Printed images of your wildlife photography should be vibrant, sharply detailed and colourful - just as the natural world looks in real life.
Using a PIXMA printer and highly glossy media from the photo paper range will deliver crisp, outstanding prints which show your work at its best.
Choosing the right paper
My Image Garden makes things easy
Use the Canon My Image Garden application which simplifies the process to make great quality prints. The software can print out single images from movie clips captured with a Canon camera.
Fun paper craft projects
My Image Garden Premium includes a number of paper craft models, allowing you to create your own wildlife themed greetings cards. You can download a selection of animals, print them out on your PIXMA and then create 3D paper models of them to share with your friends and family
Create your own wildlife documentary
Most people love watching wildlife videos and these days it's easier than ever to create and share your own nature documentary. So why not grab your camera the next time you're out for a walk in the woods?
Having some knowledge of your subject and aiming to tell a short story will make your film more engaging. It might be about a fox you see in your garden each day - or it could centre on a red squirrel which just happens to cross your path.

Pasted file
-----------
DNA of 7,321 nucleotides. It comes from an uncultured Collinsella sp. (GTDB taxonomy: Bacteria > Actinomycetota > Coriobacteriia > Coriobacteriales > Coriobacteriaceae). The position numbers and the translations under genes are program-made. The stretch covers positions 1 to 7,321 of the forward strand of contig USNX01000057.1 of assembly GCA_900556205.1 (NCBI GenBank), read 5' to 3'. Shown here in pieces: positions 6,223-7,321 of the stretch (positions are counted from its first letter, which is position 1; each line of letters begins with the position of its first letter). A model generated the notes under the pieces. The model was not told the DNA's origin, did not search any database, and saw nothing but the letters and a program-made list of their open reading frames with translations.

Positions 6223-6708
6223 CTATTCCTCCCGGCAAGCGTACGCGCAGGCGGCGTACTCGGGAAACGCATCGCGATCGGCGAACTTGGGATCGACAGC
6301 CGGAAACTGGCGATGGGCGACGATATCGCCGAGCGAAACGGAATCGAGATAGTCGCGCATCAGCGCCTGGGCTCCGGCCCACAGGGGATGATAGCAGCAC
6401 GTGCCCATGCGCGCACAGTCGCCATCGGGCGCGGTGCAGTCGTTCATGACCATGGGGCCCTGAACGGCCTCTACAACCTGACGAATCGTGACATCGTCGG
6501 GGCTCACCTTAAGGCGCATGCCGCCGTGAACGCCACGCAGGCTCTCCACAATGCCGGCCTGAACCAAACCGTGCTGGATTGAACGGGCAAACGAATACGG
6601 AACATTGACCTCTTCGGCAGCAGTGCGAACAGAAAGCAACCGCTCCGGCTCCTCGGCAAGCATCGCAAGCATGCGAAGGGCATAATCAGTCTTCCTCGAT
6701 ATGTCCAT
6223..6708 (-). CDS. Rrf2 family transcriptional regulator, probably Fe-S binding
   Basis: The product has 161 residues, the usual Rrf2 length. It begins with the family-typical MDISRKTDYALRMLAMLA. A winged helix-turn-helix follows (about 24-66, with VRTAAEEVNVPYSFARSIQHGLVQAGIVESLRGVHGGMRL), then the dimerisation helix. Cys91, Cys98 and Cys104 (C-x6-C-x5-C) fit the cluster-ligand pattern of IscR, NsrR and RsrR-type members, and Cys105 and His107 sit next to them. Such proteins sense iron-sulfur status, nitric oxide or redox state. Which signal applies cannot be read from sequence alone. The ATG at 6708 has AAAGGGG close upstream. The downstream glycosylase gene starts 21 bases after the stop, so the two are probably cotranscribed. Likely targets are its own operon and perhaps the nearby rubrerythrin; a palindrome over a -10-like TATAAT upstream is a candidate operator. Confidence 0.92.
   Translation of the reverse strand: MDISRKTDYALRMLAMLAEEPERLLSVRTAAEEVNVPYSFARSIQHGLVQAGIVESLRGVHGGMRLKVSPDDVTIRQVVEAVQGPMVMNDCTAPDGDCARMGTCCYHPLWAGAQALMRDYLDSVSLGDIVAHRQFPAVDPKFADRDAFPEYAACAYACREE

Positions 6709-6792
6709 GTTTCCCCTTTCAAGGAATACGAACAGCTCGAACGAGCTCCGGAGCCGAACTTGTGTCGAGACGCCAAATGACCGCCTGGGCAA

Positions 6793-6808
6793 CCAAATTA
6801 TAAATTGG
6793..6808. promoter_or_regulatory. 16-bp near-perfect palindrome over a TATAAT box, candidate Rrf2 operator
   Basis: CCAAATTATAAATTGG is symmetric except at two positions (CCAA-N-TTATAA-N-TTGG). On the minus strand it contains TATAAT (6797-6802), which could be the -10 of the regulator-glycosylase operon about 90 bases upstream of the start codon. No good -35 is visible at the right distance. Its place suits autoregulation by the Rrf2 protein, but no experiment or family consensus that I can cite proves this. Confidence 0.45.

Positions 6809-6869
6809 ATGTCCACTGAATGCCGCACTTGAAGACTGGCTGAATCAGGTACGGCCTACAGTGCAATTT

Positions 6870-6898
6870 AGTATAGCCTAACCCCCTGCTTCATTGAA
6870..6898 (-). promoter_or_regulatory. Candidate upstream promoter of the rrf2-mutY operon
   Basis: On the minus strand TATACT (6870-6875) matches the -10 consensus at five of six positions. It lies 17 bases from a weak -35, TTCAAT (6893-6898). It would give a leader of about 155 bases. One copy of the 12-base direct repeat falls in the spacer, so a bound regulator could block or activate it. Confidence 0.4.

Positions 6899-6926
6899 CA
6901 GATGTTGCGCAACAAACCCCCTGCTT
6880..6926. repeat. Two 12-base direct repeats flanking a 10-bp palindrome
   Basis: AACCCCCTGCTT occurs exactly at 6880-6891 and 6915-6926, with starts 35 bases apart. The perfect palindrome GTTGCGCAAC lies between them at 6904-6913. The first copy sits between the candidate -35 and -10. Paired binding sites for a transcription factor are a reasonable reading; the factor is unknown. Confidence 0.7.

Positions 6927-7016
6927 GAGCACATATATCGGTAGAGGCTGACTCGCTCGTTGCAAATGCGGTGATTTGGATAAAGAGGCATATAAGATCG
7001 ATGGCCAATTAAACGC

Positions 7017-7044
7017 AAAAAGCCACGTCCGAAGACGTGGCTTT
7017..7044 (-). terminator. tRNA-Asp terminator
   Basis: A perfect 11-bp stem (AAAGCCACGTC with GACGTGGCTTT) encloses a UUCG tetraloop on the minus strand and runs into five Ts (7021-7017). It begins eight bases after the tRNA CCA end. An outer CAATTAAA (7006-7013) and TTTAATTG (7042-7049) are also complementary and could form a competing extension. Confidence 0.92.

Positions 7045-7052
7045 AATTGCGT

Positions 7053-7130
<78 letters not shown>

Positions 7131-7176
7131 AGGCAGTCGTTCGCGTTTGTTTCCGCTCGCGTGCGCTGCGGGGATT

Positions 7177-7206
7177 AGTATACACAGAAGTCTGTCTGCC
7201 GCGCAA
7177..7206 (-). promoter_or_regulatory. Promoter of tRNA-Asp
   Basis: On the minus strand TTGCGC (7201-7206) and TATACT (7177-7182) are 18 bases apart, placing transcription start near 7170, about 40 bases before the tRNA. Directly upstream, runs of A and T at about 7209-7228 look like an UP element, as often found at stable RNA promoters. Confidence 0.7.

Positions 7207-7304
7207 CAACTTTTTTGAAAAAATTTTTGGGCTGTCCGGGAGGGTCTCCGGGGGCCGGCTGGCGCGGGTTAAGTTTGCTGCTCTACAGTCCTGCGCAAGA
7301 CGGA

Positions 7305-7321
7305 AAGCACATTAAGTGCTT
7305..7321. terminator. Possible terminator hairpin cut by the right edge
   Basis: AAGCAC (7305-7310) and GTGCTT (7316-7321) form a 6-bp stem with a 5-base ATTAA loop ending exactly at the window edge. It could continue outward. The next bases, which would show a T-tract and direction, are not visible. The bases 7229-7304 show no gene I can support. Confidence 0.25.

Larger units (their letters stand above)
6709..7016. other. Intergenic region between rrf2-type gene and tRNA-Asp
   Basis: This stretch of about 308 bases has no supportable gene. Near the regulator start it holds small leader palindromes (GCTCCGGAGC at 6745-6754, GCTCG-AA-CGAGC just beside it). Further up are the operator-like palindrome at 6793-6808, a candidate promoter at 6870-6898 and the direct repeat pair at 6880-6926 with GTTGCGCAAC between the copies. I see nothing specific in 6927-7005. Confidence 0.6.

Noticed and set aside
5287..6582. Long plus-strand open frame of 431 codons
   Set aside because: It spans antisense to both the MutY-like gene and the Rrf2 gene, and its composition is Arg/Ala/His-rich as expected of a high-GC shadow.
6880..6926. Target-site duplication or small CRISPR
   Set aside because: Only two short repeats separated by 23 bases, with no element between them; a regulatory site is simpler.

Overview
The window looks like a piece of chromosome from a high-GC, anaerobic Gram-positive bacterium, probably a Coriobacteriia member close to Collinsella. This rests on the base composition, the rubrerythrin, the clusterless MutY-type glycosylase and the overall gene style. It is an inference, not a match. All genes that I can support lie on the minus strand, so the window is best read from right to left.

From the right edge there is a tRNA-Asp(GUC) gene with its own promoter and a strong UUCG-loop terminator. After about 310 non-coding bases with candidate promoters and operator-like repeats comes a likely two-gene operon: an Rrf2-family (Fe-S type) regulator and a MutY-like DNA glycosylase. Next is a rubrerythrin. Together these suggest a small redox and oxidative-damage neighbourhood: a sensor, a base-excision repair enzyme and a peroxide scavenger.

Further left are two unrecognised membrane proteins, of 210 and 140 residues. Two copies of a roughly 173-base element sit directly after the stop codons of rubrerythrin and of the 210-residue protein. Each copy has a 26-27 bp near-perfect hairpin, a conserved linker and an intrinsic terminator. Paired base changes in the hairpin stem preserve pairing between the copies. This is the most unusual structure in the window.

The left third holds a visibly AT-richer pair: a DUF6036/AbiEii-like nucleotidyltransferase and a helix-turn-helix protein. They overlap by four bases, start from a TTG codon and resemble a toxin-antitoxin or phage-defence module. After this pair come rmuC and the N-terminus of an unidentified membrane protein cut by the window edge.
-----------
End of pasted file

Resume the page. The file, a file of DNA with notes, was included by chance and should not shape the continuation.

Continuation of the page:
Video cameras like LEGRIAs usually have a big zoom range which makes them well suited to capturing videos of wildlife. Whatever you're using to shoot your movies, it's important to capture wider views of the environment that the wildlife is in, as well as the wildlife itself, to give your subject some context.
© 'Dreamy Outlook' taken on a Canon EOS 7D by Kalicos
Keep your clips short
When filming wildlife movies, keep clips short and change the viewpoint quite regularly to keep your viewers interested. Animals can be fast and unpredictable so it's likely you'll need to move to keep them in frame. Shooting short clips will help avoid jerky camera movements as you follow the action.
Wide, mid, zoom, repeat
Shoot a range of wide views showing the environment or habitat and then take a series of short clips as you film your main subject - whichever size of animal you're videoing. Try changing the zoom length to make the subject larger in the frame. When filming with maximum zoom, remember to keep your camera steady. You could rest your camera on a stable surface or use a tripod for the best results.
© 'Tree Frog' taken on a Canon EOS Digital Rebel Xti by Michael Malz
If you're shooting with a LEGRIA, use the Audio Scene Selection function set to Forests & Birds to capture better sound from distant subjects. You could also experiment by adding a voice over to your film to add extra drama.
© 'Snake' taken on a Canon EOS 600D by Leo Hidalgo